The bone-anchored hearing aid (Baha) was introduced in 1977 by Tjellström and colleagues and has now been used clinically for over 30 years. Generally, the outcomes are good, and several studies have shown improved audiological- and quality of life outcomes. The principle of the Baha is, that sound vibrations are led directly to the inner ear via the mastoid bone, bypassing the middle ear. This is achieved via an osseointegrated implant and a skin-penetrating abutment. Studies report high success rates and a majority of complications as typically minor in nature.

  20. Anchor-induced chondral damage in the hip

    PubMed Central

    Matsuda, Dean K.; Bharam, Srino; White, Brian J.; Matsuda, Nicole A.; Safran, Marc

    2015-01-01

    The purpose of this study is to investigate the outcomes from anchor-induced chondral damage of the hip, both with and without frank chondral penetration. A multicenter retrospective case series was performed of patients with chondral deformation or penetration during initial hip arthroscopic surgery. Intra-operative findings, post-surgical clinical courses, hip outcome scores and descriptions of arthroscopic treatment in cases requiring revision surgery and anchor removal are reported. Five patients (three females) of mean age 32 years (range, 16–41 years) had documented anchor-induced chondral damage with mean 3.5 years (range, 1.5–6.0 years) follow-up. The 1 o'clock position (four cases) and anterior and mid-anterior portals (two cases each) were most commonly implicated. Two cases of anchor-induced acetabular chondral deformation without frank penetration had successful clinical and radiographic outcomes, while one case progressed from deformation to chondral penetration with clinical worsening. Of the cases that underwent revision hip arthroscopy, all three had confirmed exposed hard anchors which were removed. Two patients have had clinical improvement and one patient underwent early total hip arthroplasty. Anchor-induced chondral deformation without frank chondral penetration may be treated with close clinical and radiographic monitoring with a low threshold for revision surgery and anchor removal. Chondral penetration should be treated with immediate removal of offending hard anchor implants. Preventative measures include distal-based portals, small diameter and short anchors, removable hard anchors, soft suture-based anchors, curved drill and anchor insertion instrumentation and attention to safe trajectories while visualizing the acetabular articular surface. PMID:27011815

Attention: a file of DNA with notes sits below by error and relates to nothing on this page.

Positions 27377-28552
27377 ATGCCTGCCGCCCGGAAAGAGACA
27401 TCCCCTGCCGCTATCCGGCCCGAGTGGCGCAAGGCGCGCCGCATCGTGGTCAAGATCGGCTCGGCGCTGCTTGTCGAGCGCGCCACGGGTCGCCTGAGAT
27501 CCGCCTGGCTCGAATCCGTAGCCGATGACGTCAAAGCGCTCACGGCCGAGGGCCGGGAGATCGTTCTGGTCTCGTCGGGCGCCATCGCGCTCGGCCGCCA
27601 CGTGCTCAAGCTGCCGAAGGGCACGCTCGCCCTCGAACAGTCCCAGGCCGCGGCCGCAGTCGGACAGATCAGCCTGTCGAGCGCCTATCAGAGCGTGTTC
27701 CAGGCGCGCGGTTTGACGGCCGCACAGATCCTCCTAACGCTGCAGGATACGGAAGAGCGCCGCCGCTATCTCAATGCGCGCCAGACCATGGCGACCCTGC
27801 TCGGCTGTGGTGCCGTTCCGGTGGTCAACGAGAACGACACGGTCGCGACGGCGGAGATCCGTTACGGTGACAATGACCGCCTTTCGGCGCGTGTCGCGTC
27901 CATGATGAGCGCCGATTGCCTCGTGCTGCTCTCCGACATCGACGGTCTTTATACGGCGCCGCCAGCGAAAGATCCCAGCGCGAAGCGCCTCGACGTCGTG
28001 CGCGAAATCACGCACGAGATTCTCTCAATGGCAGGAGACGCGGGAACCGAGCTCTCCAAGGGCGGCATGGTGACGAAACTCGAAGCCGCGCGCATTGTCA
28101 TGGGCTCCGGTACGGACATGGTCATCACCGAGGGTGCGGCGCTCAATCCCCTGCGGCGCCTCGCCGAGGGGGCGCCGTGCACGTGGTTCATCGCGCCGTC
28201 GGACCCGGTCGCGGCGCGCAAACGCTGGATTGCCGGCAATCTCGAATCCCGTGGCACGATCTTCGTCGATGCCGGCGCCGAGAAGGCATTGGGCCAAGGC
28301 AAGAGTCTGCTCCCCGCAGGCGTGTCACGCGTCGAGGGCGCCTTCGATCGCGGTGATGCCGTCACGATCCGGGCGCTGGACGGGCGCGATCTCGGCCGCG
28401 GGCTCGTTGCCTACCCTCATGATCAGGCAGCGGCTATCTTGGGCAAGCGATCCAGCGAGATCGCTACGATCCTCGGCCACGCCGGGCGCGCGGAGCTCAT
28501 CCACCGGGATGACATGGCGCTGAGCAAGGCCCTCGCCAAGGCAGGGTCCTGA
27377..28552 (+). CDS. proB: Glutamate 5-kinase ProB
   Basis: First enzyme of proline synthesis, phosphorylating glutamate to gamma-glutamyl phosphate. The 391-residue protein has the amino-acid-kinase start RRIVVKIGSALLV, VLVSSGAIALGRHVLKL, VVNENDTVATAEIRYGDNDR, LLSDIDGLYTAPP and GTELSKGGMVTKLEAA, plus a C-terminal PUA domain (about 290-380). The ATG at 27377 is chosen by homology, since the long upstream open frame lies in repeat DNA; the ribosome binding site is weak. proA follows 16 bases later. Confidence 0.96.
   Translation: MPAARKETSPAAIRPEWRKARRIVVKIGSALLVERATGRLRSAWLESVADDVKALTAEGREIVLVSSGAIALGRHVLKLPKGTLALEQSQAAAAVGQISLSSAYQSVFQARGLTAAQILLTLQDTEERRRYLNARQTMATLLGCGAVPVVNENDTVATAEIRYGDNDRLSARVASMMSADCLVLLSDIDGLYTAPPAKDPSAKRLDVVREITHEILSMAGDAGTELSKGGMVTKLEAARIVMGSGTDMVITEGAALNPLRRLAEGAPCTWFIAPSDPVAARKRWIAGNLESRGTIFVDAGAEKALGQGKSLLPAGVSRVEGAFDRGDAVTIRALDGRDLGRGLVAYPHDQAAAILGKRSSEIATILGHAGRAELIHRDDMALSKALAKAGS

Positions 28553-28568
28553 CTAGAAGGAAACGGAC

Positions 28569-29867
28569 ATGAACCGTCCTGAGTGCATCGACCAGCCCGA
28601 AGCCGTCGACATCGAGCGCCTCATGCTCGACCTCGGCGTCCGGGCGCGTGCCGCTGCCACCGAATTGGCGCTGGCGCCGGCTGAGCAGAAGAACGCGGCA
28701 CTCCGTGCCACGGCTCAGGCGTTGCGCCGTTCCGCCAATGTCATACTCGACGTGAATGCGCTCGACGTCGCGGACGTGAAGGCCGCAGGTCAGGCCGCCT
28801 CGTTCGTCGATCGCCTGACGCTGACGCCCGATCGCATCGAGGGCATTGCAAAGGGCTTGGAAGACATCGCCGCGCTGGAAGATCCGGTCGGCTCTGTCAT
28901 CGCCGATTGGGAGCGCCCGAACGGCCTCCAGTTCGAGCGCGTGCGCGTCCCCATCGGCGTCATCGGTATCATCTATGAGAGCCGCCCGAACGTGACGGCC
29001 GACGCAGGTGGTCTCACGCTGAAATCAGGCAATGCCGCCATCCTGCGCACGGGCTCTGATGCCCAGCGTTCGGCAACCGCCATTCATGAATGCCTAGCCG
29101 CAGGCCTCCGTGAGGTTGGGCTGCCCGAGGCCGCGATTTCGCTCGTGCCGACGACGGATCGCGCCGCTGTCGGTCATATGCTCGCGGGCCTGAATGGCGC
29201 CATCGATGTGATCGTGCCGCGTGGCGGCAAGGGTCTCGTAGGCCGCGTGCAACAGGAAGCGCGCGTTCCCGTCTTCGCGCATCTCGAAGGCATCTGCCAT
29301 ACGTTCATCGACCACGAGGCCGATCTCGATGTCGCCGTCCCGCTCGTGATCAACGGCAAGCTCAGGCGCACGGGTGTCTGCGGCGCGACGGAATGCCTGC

1. Anchor-induced chondral damage in the hip.

    PubMed

    Matsuda, Dean K; Bharam, Srino; White, Brian J; Matsuda, Nicole A; Safran, Marc

    2015-01-01

    The purpose of this study is to investigate the outcomes from anchor-induced chondral damage of the hip, both with and without frank chondral penetration. A multicenter retrospective case series was performed of patients with chondral deformation or penetration during initial hip arthroscopic surgery. Intra-operative findings, post-surgical clinical courses, hip outcome scores and descriptions of arthroscopic treatment in cases requiring revision surgery and anchor removal are reported. Five patients (three females) of mean age 32 years (range, 16-41 years) had documented anchor-induced chondral damage with mean 3.5 years (range, 1.5-6.0 years) follow-up. The 1 o'clock position (four cases) and anterior and mid-anterior portals (two cases each) were most commonly implicated. Two cases of anchor-induced acetabular chondral deformation without frank penetration had successful clinical and radiographic outcomes, while one case progressed from deformation to chondral penetration with clinical worsening. Of the cases that underwent revision hip arthroscopy, all three had confirmed exposed hard anchors which were removed. Two patients have had clinical improvement and one patient underwent early total hip arthroplasty. Anchor-induced chondral deformation without frank chondral penetration may be treated with close clinical and radiographic monitoring with a low threshold for revision surgery and anchor removal. Chondral penetration should be treated with immediate removal of offending hard anchor implants. Preventative measures include distal-based portals, small diameter and short anchors, removable hard anchors, soft suture-based anchors, curved drill and anchor insertion instrumentation and attention to safe trajectories while visualizing the acetabular articular surface.

  2. Nonrotating, self-centering anchor assembly for anchoring a bolt in a borehole

    SciTech Connect

    Bevan, John E.; King, Grant W.

    1997-12-01